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Tuesday, August 05, 2008

Boycott at AALS?

I'm vacationing in British Columbia (beautiful!) and was, for much of the last week, camping and climbing on Mt. Rainier (I am disappointed to say that I failed to summit this year), so I've been for a while under the closest thing one can get these days to a news blackout.  I recently emerged, though, to learn that "[o]rganizations representing thousands of legal educators say they will boycott the Association of American Law Schools annual meeting in January if it is held at a San Diego hotel owned by a foe of same-sex marriage."  (Go here and here for some Mirror of Justice posts on the issue.) 

It appears that the concern animating the threatened boycott is not that the hotel discriminates against gays and lesbians; it is, instead, that the hotel's owner -- described by the National Law Journal as a "devout Catholic" -- donated money to support California's Proposition 8.  In the Journal story, Villanova's Louis Sirico, "chairman of the AALS Section on Legal Writing, Research and Reasoning, said that if the AALS does not move the meeting, his group will not attend events at the hotel.   'It's a matter of principle,' he said. 'We just don't believe in this kind of discrimination.'"

But again, it does not appear that the hotel -- or its owner, for that matter -- has actually engaged in any "kind of discrimination"; the owner, instead, has expressed (through financial contributions) support for a political measure, which Prof. Sirico and others believe to be discriminatory.  Should the distinction matter?  Perhaps not.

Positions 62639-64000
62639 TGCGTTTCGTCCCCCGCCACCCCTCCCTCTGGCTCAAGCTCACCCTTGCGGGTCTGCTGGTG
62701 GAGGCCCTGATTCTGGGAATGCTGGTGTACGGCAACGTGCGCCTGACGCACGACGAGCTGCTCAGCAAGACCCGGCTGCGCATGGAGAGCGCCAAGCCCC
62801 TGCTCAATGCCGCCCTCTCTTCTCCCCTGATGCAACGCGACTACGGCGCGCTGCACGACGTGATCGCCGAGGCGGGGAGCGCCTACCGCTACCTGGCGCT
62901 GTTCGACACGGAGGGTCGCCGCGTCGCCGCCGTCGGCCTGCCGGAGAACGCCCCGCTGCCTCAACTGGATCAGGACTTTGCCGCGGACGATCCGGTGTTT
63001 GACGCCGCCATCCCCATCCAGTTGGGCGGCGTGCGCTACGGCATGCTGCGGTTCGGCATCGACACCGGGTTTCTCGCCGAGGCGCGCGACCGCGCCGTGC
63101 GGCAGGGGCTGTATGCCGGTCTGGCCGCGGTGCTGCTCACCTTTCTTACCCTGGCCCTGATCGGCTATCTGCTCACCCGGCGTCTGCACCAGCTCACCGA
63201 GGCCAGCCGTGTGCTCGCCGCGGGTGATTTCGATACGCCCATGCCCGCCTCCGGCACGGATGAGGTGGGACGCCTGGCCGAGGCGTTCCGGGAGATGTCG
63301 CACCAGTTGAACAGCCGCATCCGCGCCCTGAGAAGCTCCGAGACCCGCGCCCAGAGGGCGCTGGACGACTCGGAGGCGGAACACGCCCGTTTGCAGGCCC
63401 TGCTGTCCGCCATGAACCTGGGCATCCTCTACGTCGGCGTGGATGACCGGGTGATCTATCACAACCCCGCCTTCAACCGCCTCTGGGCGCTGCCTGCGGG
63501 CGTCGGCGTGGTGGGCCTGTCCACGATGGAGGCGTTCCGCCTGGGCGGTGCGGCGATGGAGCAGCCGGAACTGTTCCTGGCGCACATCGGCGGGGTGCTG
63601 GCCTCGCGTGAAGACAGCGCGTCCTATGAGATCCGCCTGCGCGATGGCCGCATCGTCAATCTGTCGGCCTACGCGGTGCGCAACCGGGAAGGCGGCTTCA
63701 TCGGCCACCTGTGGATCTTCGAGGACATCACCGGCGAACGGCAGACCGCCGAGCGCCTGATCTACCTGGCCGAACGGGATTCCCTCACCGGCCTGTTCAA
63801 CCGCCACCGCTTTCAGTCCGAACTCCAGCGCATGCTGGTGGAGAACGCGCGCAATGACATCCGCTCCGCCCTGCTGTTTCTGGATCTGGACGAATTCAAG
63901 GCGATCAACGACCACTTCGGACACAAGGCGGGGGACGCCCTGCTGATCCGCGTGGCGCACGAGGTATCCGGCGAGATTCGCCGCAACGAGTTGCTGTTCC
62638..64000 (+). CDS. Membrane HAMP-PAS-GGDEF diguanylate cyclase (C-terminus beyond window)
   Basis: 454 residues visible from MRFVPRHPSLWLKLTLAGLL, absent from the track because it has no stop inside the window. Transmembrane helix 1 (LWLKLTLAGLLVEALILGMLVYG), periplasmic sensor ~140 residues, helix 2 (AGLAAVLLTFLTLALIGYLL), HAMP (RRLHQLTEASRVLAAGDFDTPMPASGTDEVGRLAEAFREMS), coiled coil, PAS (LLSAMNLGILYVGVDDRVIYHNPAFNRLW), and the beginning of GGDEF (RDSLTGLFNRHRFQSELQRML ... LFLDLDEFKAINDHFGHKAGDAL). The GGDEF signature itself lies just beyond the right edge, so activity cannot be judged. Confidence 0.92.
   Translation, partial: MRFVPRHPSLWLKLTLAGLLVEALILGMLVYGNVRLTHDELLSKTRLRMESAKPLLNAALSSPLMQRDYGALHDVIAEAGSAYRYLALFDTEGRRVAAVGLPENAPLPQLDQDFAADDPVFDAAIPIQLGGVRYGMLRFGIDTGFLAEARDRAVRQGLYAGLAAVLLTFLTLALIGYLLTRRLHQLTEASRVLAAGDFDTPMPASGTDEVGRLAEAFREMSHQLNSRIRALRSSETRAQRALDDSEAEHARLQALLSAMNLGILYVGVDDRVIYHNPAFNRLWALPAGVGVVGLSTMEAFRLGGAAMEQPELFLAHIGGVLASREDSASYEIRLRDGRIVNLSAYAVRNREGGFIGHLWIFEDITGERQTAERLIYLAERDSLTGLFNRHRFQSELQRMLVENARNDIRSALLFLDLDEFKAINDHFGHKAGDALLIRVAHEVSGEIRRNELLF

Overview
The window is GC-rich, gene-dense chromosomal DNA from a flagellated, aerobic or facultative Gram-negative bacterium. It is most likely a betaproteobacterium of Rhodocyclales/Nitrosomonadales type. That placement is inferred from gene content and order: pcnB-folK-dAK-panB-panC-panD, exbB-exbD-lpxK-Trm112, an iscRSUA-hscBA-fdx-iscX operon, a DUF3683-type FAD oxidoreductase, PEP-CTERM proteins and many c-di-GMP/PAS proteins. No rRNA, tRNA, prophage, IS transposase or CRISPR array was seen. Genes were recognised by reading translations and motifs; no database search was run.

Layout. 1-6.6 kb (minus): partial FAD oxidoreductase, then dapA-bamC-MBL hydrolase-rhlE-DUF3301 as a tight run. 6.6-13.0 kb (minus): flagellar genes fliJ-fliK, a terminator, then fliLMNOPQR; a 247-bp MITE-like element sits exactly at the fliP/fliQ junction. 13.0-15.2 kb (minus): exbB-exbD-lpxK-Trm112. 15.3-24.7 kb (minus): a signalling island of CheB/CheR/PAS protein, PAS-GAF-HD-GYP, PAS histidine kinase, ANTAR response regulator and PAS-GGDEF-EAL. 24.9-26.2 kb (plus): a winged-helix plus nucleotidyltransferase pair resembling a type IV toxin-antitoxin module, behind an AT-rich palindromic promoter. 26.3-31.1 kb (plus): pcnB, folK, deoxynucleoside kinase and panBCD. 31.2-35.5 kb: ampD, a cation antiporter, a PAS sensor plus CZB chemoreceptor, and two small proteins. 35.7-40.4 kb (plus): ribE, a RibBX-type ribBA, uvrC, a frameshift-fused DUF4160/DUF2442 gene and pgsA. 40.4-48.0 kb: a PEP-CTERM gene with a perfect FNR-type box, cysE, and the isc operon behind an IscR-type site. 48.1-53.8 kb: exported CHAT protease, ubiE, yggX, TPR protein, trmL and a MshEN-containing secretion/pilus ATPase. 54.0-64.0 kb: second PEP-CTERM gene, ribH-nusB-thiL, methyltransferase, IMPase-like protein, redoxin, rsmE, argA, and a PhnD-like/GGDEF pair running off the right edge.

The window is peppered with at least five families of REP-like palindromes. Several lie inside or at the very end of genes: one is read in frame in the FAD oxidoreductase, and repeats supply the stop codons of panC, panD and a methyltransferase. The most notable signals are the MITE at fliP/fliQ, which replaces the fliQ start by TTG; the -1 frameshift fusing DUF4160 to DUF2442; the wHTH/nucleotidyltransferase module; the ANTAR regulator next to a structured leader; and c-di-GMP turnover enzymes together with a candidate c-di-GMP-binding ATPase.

What should we make of this particular threatened boycott?  If I had a relatively easy way of avoiding doing business with people I thought were nasty or malevolent, I suppose I would.  (Would I, if it were possible without too much inconvenience, avoid doing business with, say, large donors to NARAL Pro-Choice America, or some other group whose agenda I oppose?  Should I?  I'm not sure -- my efforts to not buy goods "made in China" have all been pathetic failures.)  And, I suppose that many people believe that the view the owner has expressed provides at least some evidence that he is someone with whom they ought not to do business.  Or, is something else going on?  That is, is it not so much that those threatening the boycott are seeking to avoid the taint that comes with associating themselves with the owner (and his views), but are instead seeking to express, through the boycott vehicle, as well as more conventional speech-vehicles, their own views, i.e., contrary views to the owner's?  Is it problematic, at all, that it is likely that at least some of the members of the various organizations discussed in the Journal story do not, in fact, object strongly to meeting at the hotel?

Posted by Rick Garnett on August 5, 2008 at 05:16 PM in Life of Law Schools | Permalink


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I read of a boycott by some groups of the AALS’s annual meeting of law professors: (HT Garnett, who links to a Mirror of Justice debate): The groups object to holding the annual meeting at the San Diego Manchester Grand [Read More]

Tracked on Aug 5, 2008 7:50:48 PM


I have little to no sympathy for the thinking behind such "boycotts." If ideological purity demands that we refrain from doing any business with someone who has done something we don't like--even when, as in this case, that "something" is one of the clearest examples of protected speech under our constitutional scheme--then we won't do business with anyone at all.